Wednesday, 15 November 2017

Is it really mid-November?

I suppose our back garden is moderately sheltered but we are situated at the edge of Daventry, itself a small town, only about 300 metres as the Crow, Corvus corone, flies. The warmth associated with large urban areas, especially London, is hardly a factor and Stefen Hill is not really considered balmy. Yet a remarkably large number of plants are still in flower.
The climber, Thunbergia alata, commonly known as Black-eyed Susan, is on a wall which offers some sort of protection, but it is a native of east Africa and really enjoys warm conditions. Yet it seems happy enough. 

Thunbergia alata, aka Black-eyed Susan, remains in bloom on our
garage wall. Stefen Hill, Daventry. 15 November, 2017
Our plant of Salvia x jamensis 'Hot Lips' is also flowering profusely although most plant guides regard it as tender. The parents of this hybrid are Salvia greggi, from southern Texas and S. microphylla, a widespread species found from Arizona to Mexico. Neither of these species seems likely to have imparted hardiness to their offspring and yet it is unfazed by November's weather
Hot Lips - Salvia x jamensis - is still open for a visit from a bee.
Stefen Hill, Daventry. 15 November, 2017
From Mexico too come most of the Dahlia species involved in our garden varieties. The slightest of frosts usually reduces their leaves to a mushy, dark green mess but nevertheless they are still blooming happily for us with buds still being produced.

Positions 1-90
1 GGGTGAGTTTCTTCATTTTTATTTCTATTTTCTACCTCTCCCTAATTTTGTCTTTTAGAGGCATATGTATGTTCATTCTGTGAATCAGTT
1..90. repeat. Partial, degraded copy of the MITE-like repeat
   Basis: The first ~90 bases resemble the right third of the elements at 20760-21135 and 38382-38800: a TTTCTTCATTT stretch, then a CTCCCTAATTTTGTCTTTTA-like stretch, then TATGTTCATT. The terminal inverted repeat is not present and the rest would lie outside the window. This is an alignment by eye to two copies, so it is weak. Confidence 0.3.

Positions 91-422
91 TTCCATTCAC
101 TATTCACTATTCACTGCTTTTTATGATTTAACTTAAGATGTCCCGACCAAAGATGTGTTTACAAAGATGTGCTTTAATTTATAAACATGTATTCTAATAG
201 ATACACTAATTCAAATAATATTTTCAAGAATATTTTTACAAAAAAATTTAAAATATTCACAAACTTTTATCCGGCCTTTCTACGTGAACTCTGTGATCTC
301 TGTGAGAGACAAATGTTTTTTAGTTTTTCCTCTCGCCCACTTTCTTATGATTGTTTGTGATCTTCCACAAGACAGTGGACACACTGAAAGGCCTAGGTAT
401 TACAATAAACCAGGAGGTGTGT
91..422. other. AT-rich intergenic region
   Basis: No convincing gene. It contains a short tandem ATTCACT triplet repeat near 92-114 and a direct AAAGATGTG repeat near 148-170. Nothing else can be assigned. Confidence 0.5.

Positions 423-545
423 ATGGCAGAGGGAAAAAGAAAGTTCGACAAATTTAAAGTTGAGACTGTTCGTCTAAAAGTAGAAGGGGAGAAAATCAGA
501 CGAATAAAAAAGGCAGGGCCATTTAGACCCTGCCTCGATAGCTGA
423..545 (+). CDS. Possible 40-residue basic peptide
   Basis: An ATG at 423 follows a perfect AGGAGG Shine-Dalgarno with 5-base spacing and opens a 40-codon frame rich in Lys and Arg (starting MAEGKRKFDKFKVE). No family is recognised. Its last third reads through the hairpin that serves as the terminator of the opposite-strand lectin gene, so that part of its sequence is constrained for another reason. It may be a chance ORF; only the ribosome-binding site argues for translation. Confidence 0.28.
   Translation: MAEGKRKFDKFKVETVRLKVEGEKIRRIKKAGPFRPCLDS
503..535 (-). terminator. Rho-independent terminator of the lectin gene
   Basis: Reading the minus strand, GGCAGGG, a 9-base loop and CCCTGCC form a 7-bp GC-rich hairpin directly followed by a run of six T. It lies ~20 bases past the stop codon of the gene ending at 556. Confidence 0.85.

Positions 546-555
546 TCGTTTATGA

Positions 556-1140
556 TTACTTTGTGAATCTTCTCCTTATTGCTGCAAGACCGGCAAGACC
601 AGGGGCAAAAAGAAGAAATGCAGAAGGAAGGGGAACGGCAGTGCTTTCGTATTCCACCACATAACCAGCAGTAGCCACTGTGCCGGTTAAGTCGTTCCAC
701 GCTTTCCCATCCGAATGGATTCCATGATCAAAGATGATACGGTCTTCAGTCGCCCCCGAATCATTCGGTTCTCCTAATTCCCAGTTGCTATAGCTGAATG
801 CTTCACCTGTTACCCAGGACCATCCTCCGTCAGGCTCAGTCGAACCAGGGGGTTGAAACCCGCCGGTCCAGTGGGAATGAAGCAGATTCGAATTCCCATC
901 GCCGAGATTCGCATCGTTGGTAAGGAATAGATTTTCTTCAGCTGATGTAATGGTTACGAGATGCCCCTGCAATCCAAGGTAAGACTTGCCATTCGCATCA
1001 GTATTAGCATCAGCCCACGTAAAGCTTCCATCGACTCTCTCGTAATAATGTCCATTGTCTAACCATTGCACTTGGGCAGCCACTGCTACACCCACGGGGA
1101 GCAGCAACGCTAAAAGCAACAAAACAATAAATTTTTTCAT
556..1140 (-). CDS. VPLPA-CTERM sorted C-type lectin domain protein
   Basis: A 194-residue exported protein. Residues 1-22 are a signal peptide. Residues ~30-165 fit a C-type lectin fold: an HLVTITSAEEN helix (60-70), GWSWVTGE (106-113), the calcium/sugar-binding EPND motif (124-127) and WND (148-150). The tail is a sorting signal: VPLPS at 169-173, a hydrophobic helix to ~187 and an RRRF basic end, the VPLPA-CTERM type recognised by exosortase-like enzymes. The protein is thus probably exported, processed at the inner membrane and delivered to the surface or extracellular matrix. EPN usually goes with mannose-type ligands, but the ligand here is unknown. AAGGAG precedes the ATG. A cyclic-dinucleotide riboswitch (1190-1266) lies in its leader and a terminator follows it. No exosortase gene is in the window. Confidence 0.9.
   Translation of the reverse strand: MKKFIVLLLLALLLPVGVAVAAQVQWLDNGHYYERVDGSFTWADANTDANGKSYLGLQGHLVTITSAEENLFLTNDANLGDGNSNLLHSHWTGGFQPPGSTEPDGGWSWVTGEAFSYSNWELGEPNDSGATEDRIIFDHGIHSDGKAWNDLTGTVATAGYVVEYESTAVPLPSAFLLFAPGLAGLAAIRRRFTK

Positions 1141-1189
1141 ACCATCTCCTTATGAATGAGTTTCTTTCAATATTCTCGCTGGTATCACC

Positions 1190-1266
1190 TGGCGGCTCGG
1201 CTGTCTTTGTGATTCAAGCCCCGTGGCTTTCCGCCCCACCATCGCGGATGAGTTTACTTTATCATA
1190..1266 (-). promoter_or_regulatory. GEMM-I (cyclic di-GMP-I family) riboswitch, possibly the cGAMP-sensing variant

Dahlias on 15 November. Ridiculous! Stefen Hill, Daventry
Until I sat down to write this blog it hadn't occurred to me that, with the exception of the Thunbergia, all the species being considered are of American origin, for also in flower is the Argentinian Vervain, Verbena bonariensis. It hails of course from the vicinity of Buenos Aires, hence bonariensis, and should again be only borderline hardy. Having said that, I've never had trouble with this verbena in the past; maybe that part of Argentina gets chilly winters.
Verbena bonariensis goes on and on. Stefen Hill, Daventry.
15 November, 2017
What conclusions can be drawn from all this? Basically nothing I suppose. We have had a couple of light frosts recently but not enough, it seems, to damage these four plants and I am tempted to conclude that these lingering flowers owe their survival to climate. warming. Certainly in my youth we would have had frosts, or maybe even ice on puddles by now. One sharp frost however and we can kiss these flowers goodbye so we'll enjoy them while we can.

No comments:

Post a Comment